William Buckley pp. 26-27
Captain Foster Fyans pp. 22-23
Baums Weir pp. 170-171
Cobb & Co. pp. 289-291
Below is a selection of letters from young Fyansford readers of
the Aunt Connie "Young Folks" column in the Weekly Times (1898 - 1923).
Violet Carroll (1898- 1900)
Tanzin, Rose and Albert Hocking (1899-1905)
Violet Read (1920-1921)
Leigh Price 1898 Maud Downey 1901 Daisy Taylor 1923
Bonwick in July, 1862, opened a school in St Kilda which became very prosperous, having an enrolment of over 150 boys. He continued historical and anthropological work in his spare time, publishing John Batman (1867), Curious Facts of Old Colonial Days (1870), Daily Life and Origin of the Tasmanians (1870) and The Last of the Tasmanians (1870). Bonwick was a prolific writer and the story of his life makes for great read.
REMINISCENCES OF GEELONG, ETC
by James Bonwick
appeared in the Geelong Advertiser
Saturday 24 November 1900 (page 5).
Though relating in only a minor way to Fyansford district, this article certainly makes good reading for anyone interested in our early history.
Click here to read the entire article.
by Captain Foster Fyans” (1790-1870)
Living with the Locals (2016)
comprises the stories of 13 white men, boys and women who were taken in by the Indigeus people of the Torres Strait islands and of eastern Australia and who lived in their communities between the 1790s and the 1870s, from a few months to over 30 years. The white people had been shipwrecked or had escaped the confines of penal servitude and survived only through the Indigeus people's generosity. Many of them were given Indigeus names-Bunboe, Murrangurk, Duramboi, Waki, Giom, Anco. They assimilated to varying degrees into an Indigeus way of life-several marrying and learning the language-and, for the most part, both parties mourned the white people's return to European life.The stories in Living with the Locals provide a glimpse into Indigeus life at the point of early contact between Indigeus people and British colonists. It was a time when negative attitudes towards Indigeus people gave rise to misinterpretation of events and sensationalised versions of the stories. However, many of the white survivors spoke up against the appalling treatment of the Indigeus people, and advocated for conciliation and land rights. They also were unwilling to reveal Indigeus beliefs and customs to unsympathetic colonists.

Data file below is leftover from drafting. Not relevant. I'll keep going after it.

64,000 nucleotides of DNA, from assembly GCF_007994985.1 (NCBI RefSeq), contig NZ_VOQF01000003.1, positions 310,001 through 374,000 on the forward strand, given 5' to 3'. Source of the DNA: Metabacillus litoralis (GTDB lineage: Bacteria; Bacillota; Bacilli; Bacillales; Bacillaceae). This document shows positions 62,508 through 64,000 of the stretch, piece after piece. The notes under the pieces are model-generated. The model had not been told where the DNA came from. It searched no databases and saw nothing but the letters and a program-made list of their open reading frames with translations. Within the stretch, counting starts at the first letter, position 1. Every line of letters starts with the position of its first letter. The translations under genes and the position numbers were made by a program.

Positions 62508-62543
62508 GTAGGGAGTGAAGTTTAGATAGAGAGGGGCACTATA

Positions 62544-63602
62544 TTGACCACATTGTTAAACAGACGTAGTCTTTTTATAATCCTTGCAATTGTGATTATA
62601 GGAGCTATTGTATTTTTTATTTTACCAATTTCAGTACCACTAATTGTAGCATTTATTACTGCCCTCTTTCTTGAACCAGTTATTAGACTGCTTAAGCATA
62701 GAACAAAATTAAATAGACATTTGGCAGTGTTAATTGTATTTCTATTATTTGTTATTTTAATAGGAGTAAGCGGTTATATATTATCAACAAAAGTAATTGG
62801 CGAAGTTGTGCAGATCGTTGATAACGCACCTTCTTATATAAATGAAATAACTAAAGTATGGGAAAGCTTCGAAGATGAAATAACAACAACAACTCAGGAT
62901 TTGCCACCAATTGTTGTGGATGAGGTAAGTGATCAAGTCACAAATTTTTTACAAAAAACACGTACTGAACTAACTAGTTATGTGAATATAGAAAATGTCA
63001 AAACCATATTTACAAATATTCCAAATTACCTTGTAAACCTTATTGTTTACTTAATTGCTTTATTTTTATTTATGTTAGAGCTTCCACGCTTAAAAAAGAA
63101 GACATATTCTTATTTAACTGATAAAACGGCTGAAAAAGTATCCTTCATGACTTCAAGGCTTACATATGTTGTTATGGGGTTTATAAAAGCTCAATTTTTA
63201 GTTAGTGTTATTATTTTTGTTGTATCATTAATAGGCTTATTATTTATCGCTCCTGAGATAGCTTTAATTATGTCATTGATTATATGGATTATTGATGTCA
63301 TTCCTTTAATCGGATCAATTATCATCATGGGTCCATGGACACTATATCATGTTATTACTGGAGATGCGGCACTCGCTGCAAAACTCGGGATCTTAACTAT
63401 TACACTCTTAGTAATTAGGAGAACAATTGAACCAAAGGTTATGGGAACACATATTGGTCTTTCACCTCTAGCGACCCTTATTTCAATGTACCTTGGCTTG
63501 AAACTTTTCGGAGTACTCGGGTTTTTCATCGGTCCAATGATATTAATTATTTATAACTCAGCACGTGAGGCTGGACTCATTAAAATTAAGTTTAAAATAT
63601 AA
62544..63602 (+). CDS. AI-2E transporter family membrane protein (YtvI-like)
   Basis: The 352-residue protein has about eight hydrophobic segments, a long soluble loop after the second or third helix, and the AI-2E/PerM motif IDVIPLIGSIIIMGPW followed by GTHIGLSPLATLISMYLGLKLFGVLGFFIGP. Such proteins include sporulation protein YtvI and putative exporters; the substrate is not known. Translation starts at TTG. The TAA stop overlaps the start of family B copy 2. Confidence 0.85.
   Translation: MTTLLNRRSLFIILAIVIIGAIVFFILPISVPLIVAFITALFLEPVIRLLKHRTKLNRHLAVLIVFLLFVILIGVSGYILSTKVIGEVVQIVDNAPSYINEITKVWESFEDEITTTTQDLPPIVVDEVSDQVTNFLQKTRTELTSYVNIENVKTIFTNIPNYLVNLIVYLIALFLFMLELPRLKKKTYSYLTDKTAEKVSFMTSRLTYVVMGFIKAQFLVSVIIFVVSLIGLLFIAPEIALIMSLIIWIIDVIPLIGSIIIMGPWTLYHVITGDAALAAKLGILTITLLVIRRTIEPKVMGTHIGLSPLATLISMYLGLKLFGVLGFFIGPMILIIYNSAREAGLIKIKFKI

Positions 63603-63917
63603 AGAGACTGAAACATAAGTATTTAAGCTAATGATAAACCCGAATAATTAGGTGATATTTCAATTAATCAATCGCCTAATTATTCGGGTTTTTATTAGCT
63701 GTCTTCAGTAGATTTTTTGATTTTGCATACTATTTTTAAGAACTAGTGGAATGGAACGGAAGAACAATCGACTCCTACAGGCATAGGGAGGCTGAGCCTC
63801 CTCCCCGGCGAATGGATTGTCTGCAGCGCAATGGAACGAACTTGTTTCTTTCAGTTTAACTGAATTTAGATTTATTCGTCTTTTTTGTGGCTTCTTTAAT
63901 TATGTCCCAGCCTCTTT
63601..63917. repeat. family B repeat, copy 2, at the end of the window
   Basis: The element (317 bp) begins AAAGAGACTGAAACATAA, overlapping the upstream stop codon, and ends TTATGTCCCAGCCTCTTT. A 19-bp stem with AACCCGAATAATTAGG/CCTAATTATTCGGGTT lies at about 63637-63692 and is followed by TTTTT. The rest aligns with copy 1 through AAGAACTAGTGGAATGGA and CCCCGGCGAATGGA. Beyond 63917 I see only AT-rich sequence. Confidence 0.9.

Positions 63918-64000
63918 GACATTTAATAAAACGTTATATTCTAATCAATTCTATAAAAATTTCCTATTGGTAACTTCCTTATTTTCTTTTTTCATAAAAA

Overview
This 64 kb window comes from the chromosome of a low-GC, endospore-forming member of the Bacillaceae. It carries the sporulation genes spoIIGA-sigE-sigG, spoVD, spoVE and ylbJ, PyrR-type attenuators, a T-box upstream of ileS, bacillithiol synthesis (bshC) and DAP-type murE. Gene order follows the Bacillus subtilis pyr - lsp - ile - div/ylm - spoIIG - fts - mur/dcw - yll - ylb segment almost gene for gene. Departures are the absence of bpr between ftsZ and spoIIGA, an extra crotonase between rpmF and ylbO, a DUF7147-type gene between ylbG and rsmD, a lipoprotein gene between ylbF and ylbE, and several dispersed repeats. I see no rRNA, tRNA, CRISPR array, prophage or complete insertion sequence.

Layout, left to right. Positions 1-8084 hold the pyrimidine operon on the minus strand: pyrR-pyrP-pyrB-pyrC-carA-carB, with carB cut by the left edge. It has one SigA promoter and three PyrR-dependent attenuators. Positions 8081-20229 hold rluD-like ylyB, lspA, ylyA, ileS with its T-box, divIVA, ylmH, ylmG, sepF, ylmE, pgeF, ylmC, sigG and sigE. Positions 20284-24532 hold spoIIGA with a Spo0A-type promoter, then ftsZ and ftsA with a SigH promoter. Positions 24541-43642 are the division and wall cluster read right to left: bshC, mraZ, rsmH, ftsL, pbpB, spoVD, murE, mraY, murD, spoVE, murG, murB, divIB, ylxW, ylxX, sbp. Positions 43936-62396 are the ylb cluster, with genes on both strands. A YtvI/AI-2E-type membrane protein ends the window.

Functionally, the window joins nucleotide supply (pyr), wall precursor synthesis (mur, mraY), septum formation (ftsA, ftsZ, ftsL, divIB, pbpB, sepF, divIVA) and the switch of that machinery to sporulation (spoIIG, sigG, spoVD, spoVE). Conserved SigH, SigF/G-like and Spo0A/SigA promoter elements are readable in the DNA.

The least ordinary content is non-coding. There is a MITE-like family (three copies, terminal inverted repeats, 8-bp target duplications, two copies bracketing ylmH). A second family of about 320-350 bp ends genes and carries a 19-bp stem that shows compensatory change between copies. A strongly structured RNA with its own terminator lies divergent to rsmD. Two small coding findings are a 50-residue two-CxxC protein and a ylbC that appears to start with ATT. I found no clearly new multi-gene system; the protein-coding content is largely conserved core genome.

Available Ebay $37.95
through others’ eyes pp.26-49
Sample not complete. I need to purchase a copy)
J. H. Wedge
Who was J. H. Wedge?
I had no idea who J.H. Wedge was until Stephen Murphy
introduced me to him on his "Recreating the Country" blog
Early colonial surveyor and explorer ~ keeper of maps, diaries, letters...
John Helder Wedge's map of his explorations (1835)
The story of colonial surveyor and explorer John Helder Wedge, one of the forgotten founders of Melbourne ~ An audio presentation
(Australian Broadcasting Corporation, Radio National 2011-06-02)
TROVE Search results
Geelong was named in 1837 by Governor Richard Burke, with the name derived from the local Wathaurong (Wadawurrung)
Aboriginal name for the region, Djillong, which was understood to mean 'tongue of land'.
Our aim is to educate and help as many people as possible to protect and share the respect that we hold for our Country
A Project created by the late Uncle David Tournier